First off, what is meditation as you understand it?
The practice of focusing in the present.
Witnessing with clarity in continual interactions.
A quiet, peaceful and inward process.
All true. What is the purpose of meditation?
A variety of purposes. Sometimes I just do it to get myself back on a relatively even “keel.”
To calm and centre you.
Improving the minds processes.
Why would one want to meditate? Is it just an extra preparatory step?
Get clearer in perception.
Do you know what the most impractical human habit is? Trying to do stuff. We get so caught up in the idea that we need to actively do stuff, that we can make things happen by trying, by Thinking really hard. Is this not so?
Yes, it can make me repetitive.
The strange thing is our thoughts are never actually about what we are doing. They are about doing what we think we are doing. We don’t really think about the doing itself, do we? Normal thinking is very meta. How well do people pay attention to how they hold a hammer for instance? They’re only thinking about the hammering task are they not?
It’s all about the nail.
Do you ever notice what your hands are really doing while you prepare a meal? Or just busy thinking “make dinner … make dinner …” like some sort of strange command line?
When I do things I tend to get engrossed in the details of the task. You likely get engrossed in your thinking ritual. Do you actually notice details? Like the condition of whatever tool or material you are using? I mean in detail. Do you know in detail the smell of rotting food or do you just react “oh gross!”, and throw it out?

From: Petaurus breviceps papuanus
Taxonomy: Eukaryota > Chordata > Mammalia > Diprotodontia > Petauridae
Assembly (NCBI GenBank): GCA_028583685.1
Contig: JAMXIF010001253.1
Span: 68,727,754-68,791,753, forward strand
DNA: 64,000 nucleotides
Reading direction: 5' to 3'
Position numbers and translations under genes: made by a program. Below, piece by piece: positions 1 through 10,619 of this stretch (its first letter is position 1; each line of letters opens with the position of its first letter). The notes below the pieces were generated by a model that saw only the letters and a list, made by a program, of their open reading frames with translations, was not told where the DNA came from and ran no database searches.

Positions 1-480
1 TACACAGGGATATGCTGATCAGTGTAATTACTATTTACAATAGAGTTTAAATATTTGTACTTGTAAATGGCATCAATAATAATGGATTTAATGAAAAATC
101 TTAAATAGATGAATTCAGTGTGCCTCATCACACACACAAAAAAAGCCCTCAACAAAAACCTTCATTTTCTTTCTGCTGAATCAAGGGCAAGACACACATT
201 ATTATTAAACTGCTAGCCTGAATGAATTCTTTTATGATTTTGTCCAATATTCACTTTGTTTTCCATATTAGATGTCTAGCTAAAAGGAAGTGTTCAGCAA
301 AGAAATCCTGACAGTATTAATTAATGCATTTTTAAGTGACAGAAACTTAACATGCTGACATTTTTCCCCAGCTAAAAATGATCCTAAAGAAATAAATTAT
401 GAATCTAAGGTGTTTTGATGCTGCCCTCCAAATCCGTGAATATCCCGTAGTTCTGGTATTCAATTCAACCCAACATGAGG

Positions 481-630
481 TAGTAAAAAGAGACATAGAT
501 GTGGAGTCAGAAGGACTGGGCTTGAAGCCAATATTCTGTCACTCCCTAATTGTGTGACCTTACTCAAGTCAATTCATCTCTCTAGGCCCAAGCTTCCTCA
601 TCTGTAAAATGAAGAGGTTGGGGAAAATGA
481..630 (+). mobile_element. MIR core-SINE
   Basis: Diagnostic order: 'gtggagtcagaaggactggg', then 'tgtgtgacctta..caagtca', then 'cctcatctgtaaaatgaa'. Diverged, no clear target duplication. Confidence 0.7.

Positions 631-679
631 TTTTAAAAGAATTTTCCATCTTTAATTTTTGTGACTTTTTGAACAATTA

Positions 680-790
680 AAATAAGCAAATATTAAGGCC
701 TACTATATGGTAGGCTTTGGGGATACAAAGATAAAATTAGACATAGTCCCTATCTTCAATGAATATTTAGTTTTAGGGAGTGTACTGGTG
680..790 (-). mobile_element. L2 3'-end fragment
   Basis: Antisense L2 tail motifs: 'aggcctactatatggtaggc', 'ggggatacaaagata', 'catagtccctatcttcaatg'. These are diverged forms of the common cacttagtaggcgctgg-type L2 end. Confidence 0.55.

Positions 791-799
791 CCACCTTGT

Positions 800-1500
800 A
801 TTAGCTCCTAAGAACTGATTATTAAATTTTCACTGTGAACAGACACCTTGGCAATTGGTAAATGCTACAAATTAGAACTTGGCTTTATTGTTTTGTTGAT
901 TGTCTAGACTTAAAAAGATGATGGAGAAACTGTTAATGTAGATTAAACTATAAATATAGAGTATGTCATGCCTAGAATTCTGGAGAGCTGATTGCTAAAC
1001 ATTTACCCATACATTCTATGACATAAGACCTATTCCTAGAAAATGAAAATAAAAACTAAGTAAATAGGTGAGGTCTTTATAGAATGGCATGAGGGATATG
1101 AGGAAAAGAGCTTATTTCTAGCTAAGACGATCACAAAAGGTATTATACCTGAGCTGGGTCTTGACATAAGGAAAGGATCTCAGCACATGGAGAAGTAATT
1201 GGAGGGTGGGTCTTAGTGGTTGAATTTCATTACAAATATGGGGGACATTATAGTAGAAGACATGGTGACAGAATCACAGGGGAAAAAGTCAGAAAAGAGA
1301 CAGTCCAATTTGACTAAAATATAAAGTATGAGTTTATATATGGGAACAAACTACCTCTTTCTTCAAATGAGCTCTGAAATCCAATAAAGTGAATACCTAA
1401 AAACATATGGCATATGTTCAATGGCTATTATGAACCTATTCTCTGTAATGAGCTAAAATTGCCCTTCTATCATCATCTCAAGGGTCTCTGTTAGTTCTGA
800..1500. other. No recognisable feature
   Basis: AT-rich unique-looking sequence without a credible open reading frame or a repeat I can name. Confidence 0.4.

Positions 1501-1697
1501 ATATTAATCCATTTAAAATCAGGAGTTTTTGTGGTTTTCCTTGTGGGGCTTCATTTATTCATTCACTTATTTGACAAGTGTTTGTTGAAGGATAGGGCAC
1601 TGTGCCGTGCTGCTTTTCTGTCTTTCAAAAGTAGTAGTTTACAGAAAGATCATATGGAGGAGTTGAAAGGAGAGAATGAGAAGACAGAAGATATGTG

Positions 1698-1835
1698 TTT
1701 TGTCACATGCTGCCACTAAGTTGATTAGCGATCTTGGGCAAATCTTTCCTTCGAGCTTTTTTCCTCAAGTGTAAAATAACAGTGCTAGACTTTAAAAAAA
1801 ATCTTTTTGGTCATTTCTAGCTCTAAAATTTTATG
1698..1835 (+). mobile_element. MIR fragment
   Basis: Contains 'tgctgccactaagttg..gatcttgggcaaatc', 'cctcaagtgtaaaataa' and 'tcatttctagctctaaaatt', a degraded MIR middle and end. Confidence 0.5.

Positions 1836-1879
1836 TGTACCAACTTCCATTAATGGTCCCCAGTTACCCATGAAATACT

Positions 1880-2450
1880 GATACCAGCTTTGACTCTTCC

I just react, but smell isn’t my strongest sense. I look at things visually in detail though. There are nuances to Food decay. Some changes of state in food aren’t even decay, but are mistaken for it resulting in food waste. So this is perhaps one of the first creative uses of meditation, exploring right identification of sensory experience.
There is much about any given activity that constantly goes unnoticed. They say it’s the brains natural instinct to minimize details, to save energy supposedly. Maybe that’s so, but it’s possible to engage in any experience more fully, and a lot of energy is freed up if you suspend thinking about doing the thing you are doing, or thinking about what comes next after your current activity, which is also very common.
People think they’re detail oriented but there is a whole other level to it if you spend, say, thirty minutes noticing one thing in detail.
I was at a Tibetan ceremony and got to watching the teacher’s hands. They kind of went into slow motion. This is on Purpose. A big part of their ceremony is intrapersonal, perhaps the bigger portion of its genuine substance.
Well, I know in music slow pieces are actually more skillful than fast ones because of the focus it takes to perfect the timing.
Your thoughts are welcome. Be well friends.